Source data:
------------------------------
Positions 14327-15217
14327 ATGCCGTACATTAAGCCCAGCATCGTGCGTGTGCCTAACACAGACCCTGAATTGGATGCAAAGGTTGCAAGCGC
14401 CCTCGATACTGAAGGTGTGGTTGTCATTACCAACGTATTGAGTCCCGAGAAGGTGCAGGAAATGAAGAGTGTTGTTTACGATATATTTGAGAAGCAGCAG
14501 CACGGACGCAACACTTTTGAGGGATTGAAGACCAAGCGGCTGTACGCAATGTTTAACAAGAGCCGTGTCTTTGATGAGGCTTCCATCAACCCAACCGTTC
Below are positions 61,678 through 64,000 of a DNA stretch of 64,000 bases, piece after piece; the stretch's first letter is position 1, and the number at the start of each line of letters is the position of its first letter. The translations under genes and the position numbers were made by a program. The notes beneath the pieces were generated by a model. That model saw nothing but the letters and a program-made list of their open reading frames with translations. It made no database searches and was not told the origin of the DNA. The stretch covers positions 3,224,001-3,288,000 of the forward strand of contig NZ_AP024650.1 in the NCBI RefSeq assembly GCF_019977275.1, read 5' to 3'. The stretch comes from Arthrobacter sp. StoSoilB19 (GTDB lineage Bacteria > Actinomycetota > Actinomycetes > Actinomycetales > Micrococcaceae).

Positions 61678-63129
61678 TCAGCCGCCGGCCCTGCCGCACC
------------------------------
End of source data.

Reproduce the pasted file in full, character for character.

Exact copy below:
Positions 14327-15217
14327 ATGCCGTACATTAAGCCCAGCATCGTGCGTGTGCCTAACACAGACCCTGAATTGGATGCAAAGGTTGCAAGCGC
14401 CCTCGATACTGAAGGTGTGGTTGTCATTACCAACGTATTGAGTCCCGAGAAGGTGCAGGAAATGAAGAGTGTTGTTTACGATATATTTGAGAAGCAGCAG
14501 CACGGACGCAACACTTTTGAGGGATTGAAGACCAAGCGGCTGTACGCAATGTTTAACAAGAGCCGTGTCTTTGATGAGGCTTCCATCAACCCAACCGTTC
Below are positions 61,678 through 64,000 of a DNA stretch of 64,000 bases, piece after piece; the stretch's first letter is position 1, and the number at the start of each line of letters is the position of its first letter. The translations under genes and the position numbers were made by a program. The notes beneath the pieces were generated by a model. That model saw nothing but the letters and a program-made list of their open reading frames with translations. It made no database searches and was not told the origin of the DNA. The stretch covers positions 3,224,001-3,288,000 of the forward strand of contig NZ_AP024650.1 in the NCBI RefSeq assembly GCF_019977275.1, read 5' to 3'. The stretch comes from Arthrobacter sp. StoSoilB19 (GTDB lineage Bacteria > Actinomycetota > Actinomycetes > Actinomycetales > Micrococcaceae).

Positions 61678-63129
61678 TCAGCCGCCGGCCCTGCCGCACC